An analysis of contact survey data from 636 participants in Wuhan and 557 participants in Shanghai, China, finds that social distancing alone, as implemented there during the outbreak, is sufficient to control the novel coronavirus disease COVID-19.
Intense non-pharmaceutical interventions were put in place in China to stop transmission of COVID-19.
As transmission intensifies in other countries, the interplay between age, contact patterns, social distancing, susceptibility to infection, and COVID-19 dynamics remains unclear.
To answer these questions, Dr. Hongjie Yu of Fudan University, Dr. Marco Ajelli of Bruno Kessler Foundation and their colleagues analyzed contact surveys data for Wuhan and Shanghai before and during the outbreak and contact tracing information from Hunan Province.
The results show that the average resident’s daily interpersonal contacts dropped 7- to 9-fold, from 14 and 20 people per day in Wuhan and Shanghai, respectively, to about two contacts per day in both locations by early February, after social distancing measures were put in place.
The survey data further show that between 78% and 94% of these contacts occurred at home, between fellow household members, during the social distancing period.
The researchers used the contact survey data, along with contact tracing data collected in the nearby province of Hunan, to build a mathematical model of COVID-19 transmission dynamics.
“Our results suggest that social distancing measures — and the resulting decrease in daily interpersonal contacts — led transmission rates to drop below epidemic levels in Wuhan and Shanghai,” the scientists said.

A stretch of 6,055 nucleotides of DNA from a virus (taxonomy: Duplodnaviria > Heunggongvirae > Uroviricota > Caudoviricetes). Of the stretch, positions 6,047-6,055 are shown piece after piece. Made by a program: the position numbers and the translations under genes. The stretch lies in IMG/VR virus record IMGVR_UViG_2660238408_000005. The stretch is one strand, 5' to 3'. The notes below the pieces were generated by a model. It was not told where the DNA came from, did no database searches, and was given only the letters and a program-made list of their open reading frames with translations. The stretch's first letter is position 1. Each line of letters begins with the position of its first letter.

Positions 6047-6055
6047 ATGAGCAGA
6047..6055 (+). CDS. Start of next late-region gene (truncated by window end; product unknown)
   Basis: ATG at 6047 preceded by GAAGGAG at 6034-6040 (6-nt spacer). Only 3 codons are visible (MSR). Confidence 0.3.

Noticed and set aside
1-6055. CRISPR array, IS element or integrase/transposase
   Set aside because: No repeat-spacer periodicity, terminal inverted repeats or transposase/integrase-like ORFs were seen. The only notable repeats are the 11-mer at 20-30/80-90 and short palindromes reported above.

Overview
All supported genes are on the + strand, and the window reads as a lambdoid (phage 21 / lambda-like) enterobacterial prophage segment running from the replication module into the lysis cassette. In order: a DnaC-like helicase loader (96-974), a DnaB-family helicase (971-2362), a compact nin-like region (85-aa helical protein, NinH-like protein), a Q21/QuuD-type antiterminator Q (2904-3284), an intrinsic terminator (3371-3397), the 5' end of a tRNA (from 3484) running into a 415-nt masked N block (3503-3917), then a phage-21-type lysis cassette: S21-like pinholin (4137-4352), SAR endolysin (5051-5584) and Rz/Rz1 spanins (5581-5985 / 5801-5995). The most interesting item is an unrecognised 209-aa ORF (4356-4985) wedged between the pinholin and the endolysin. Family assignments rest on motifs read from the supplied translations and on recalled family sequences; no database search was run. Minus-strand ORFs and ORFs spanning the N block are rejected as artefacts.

The model also estimated that, in China, children under the age of 15 are about 40% as susceptible to infection with SARS-CoV-2 as elderly people over the age of 64.
The model results further suggest that, while school closures helped to stem the rate of disease transmission in China — reducing the overall number of cases and the burden on the healthcare system there — such closures would not have been enough to quell the outbreak.
“It proved necessary to restrict residents’ human contact to others residing within their own household,” the study authors said.
The study was published in the journal Science.
Juanjuan Zhang et al. Changes in contact patterns shape the dynamics of the COVID-19 outbreak in China. Science, published online April 29, 2020; doi: 10.1126/science.abb8001
Source link: https://www.sci.news/medicine/social-distancing-08377.html